Ex-billionaire Sam Bankman-Fried and crypto exchange FTX were sued Tuesday alongside several celebrities, including Tom Brady and Shaquille O’Neal, over an alleged effort to use the stars’ reputation to trick customers into participating in a “Ponzi scheme,” according to court documents.
The lawsuit, filed in Miami, alleges that “American consumers collectively sustained over $11 billion dollars in damages” following the rapid collapse of both FTX and founder Bankman-Fried, according to the complaint.
Complainant Edwin Garrison alleged that the purpose of using stars like Stephen Curry, who participated in the company’s “#notanexpert” ad campaign, and Tom Brady was to target “unsuspecting and unwitting” first-time crypto investors.
“FTX’s fraudulent scheme was designed to take advantage of unsophisticated investors from across the country, who utilize mobile apps to make their investments,” the complaint reads. “As a result, American consumers collectively sustained over $11 billion dollars in damages.”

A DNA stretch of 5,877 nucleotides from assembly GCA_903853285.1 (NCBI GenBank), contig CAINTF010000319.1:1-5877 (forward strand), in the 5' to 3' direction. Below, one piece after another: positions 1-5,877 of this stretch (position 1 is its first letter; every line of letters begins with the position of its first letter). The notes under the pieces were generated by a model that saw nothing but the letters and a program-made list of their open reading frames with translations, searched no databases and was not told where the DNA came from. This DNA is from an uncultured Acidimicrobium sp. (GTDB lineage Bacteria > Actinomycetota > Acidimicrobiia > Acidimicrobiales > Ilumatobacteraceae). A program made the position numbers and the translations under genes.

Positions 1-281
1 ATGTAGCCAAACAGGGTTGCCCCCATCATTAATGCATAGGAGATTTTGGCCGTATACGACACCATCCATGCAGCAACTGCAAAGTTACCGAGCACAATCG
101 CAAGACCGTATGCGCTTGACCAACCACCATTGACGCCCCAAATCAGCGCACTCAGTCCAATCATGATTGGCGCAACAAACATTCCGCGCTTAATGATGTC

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The evaporation of Bankman-Fried’s $16 billion fortune over the course of just a few days following a liquidity crunch at FTX is one of the largest losses of wealth at such a pace in history, according to Bloomberg.
Bankman-Fried and FTX are both under investigation by the U.S. Securities and Exchange Commission, Department of Justice, Commodity Futures Trading Commission and New York-based federal prosecutors, following reports that FTX mishandled client funds by loaning more than $10 billion of customers’ assets to Alameda Research, a trading house also founded by Bankman-Fried.
At least $1 billion, and potentially up to $2 billion in customers’ funds are still missing, Reuters reported Nov. 11, citing two anonymous sources.
In a text message to Reuters, Bankman-Fried disagreed with the outlet’s claim that FTX “secretly transferred” the funds to Alameda, claiming that the company “had confusing internal labeling and misread it.”
When asked about the missing money, Bankman-Fried simply responded “???” and did not elaborate further, according to Reuters.